Scotland Adventure: Day Four


The previous night we arrived at the Isles of Glencoe hotel early to take advantage of the facilities at the hotel.   On the fourth day we woke up to a picturesque view from our room of Loch Leven. Even though we were greeted with typical Scottish weather, clouds and wind, it was still rather beautiful to behold.  The mountains stretching over the lake while a sail boat lay anchored right outside our bed room window.

After a wonderful Scottish breakfast, we made preparations to go into Glencoe and visit a nature park for a brisk morning hike. Called Glencoe Lochan Trail, we hiked up into the park to immerse ourselves in the Scottish woods of the highlands. A stunning park with several hiking trails we decided to venture up along the less challenging hiking trails. More because we only had a limited amount of time before heading onto the road to our next destination, it still provided a wonderful view of the natural landscape.
I have been on many hikes back in Canada; mostly in Ontario, but for some reason this landscape still spoke to me. Yes this hike was a lot less challenging than those in Canada, yet simply walking along Glencoe Lochan and breathing in the fresh air was enough to transport my imagination to worlds within my own mind. The view of the lake with the mountains in the background took me back to when I went to Lake Louise in Banff National Park, in Alberta Canada. Those mountains were much higher that these ones and the elevation as well, yet for some reason this view reminded me of those scenes. In truth, if I did not know where I was I would think I was in British Columbia or Alberta.  


Once traversing around the hiking trails we made our way through Glencoe and began our trek to our next destination. However we stopped on a couple of occasions to take in the natural beauty of the region. One stop was at “The Meeting of the Three Waters” a natural waterfall, part of the Aonach Eagach Ridge and only about a 15 minute drive from Glencoe Lochan. A quaint little waterfall at the side of the road where many people would stop and take in the view. Yet it is not just the waterfall but also the scenic view behind it. Green moss, grass, grey and tanned stone surrounding the waterfall that is feed from the nearby mountains. Picture postcard.

My Macnuksuk at Glen Coe Valley View Point

Yet as picturesque a view this is we traveled down the road for about 2 – 3 kilometers to a place called the “Glen Coe Valley View Point”. It is a simple parking spot where you can take a few pictures and/or the scenic views. We of course stopped and posed for pictures yet the scenery had a bit of an effect on me. I looked upon the snow-covered mountains, valley and as I breathed in the air, my thoughts ran towards leaving a small marker that said that I was there.   I wanted it to say to the world ‘Hey, I was here.’ I couldn’t carve my name in the stone or would I want to. I wanted something that kind of came from the land but said “Some one was here.” Then it came to me. I looked around for some small stones and I built an Inuksuk.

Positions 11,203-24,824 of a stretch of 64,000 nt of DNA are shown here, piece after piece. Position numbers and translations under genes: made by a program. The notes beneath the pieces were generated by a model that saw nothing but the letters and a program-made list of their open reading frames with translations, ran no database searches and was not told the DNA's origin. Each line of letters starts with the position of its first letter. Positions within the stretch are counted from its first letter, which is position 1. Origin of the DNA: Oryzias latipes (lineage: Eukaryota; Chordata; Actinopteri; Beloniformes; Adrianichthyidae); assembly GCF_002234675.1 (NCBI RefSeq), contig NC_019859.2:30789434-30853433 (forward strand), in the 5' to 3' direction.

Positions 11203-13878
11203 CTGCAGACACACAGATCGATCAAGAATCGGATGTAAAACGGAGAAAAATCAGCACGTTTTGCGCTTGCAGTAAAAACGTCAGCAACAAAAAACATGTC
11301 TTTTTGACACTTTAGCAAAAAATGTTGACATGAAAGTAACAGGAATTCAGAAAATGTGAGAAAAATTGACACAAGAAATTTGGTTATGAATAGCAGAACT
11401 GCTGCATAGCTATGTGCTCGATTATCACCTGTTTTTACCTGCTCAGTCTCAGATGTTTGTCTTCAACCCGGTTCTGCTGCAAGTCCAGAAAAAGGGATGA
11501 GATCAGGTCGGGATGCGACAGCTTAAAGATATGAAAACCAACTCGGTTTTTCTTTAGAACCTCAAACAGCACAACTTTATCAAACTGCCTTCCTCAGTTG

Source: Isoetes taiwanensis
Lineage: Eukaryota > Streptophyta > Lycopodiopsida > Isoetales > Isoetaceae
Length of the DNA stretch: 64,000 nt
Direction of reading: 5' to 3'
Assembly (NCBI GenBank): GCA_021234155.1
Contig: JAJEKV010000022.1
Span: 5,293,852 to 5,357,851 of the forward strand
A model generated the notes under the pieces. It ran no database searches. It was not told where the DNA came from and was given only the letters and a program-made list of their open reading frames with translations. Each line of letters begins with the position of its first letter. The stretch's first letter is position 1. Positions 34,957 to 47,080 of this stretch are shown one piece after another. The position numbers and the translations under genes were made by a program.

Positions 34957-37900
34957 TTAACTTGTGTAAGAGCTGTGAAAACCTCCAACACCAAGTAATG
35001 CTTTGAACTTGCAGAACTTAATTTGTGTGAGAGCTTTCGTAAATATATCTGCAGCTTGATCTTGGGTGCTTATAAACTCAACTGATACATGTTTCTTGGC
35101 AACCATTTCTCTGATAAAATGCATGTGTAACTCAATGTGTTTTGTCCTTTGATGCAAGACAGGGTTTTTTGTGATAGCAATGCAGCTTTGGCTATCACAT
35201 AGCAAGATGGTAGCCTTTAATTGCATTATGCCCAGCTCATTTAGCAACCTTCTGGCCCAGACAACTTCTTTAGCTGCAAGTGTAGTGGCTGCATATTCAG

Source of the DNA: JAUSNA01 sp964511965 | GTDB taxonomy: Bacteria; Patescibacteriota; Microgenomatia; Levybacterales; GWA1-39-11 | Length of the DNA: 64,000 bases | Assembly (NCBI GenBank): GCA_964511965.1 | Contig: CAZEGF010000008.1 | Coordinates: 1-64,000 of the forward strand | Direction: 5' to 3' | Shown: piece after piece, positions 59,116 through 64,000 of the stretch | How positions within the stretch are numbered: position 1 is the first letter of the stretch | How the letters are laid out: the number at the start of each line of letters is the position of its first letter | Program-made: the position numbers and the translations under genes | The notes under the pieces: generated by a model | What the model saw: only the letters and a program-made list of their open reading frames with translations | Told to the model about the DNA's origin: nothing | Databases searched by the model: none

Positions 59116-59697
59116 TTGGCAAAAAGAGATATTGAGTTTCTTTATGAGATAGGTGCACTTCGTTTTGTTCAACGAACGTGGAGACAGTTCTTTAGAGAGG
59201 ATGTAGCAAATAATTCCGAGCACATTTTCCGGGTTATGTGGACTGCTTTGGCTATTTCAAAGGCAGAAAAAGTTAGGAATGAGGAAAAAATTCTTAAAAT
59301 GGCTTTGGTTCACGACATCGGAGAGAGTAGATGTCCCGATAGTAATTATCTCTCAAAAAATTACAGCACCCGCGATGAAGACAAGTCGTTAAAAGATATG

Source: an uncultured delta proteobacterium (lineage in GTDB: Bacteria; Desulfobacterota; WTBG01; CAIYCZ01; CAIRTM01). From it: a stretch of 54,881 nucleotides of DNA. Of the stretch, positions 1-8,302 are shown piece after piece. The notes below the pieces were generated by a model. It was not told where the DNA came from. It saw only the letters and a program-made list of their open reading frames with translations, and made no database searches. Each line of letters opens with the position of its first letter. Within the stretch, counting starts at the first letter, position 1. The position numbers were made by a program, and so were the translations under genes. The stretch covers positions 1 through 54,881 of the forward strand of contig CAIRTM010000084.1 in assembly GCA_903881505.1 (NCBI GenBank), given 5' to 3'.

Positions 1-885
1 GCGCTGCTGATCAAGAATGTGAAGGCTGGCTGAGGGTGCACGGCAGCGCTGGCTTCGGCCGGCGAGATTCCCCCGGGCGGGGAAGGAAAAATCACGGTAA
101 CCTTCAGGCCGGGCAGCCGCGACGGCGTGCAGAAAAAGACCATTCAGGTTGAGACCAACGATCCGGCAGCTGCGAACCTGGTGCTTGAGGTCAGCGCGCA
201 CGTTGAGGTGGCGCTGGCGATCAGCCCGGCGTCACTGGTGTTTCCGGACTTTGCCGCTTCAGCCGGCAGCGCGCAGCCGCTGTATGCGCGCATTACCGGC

An Inuksuk is a man-made landmark by the Arctic Peoples of North America. They are most commonly built by placing one stone on top of another. On Baffin Island there are over 100 inuksuk and the site is designated a National Historical site of Canada. All-be-it mine may be temporary; it still felt great to leave something behind to say that some one, a Canadian was there. My friend loved the little inuksuk and we renamed it Macnuksuk for obvious reasons.


An old toilet made by the Crapper’s company. Funny!

Once done, we had a long drive ahead of us to Moffat. We passed through the Loch Lomond & The Trossachs National Park seeing some amazing sights but once through we made our way on a side trip to a very memorable stop, the Glengoyne Distillery. An amazing place full of history, including a toilet built by Crapper’s.  We were in for a rare treat. My fellow travelers and I were treated to a private tasting. Being the second driver I offered not to drink if the first driver wanted to have a few tastes, but he said he wanted me to try this place because in his own words, ‘This is the best tasting scotch.’ And you know what, he was right. I had a tasting of the 15, 18 and 21 year scotch as well as the Casket proof (57.1%) scotch. Wow! I like the taste of scotch and so when my other companions offered me their’s because they were not, I said sure. I must have had 4 – 5 shots of scotch that afternoon. I guess you can forgive me for being a bit of a ham in a couple of the pictures.


Surprisingly I remembered the drive south to Moffat, our final destination of the day. A sweet little inn called the Black Bull hotel and restaurant. After a long day of traveling and sight seeing we had a restful night enjoying the local cuisine and a few rounds of euchre before calling it a day.  




Ailish Sinclair

Stories and photos from Scotland

doug --- off the record

just a place to share some thoughts

Sauce Box

Never get lost in the Sauce

The Trombonist's Mouthpiece

Music, education, and philosophy

Paul Gauchi

My innermost thoughts I wish to share. These things Inspire me, maybe they will inspire you.

Lucia Lorenzi

the body politic: musings and meanderings

Luciana Cavallaro

Award-Winning Author

The Art Studio by Mark Moore

Where Imagination Becomes Realality

Daniel is funny

Monsters, Jokes, Analogies

A Step onto the Road

The journeying of a literary hopeful


Thinking deeply about education

The Baggage Handler

I made the impossible easy in both worlds!

Bucket List Publications

Indulge- Travel, Adventure, & New Experiences

Belief Blog

Spreading the Power of Belief

The First Gates

Stories, Dreams, Imagination, Soul

Unbound Boxes Limping Gods

The writer gives life to a story, the reader keeps it alive.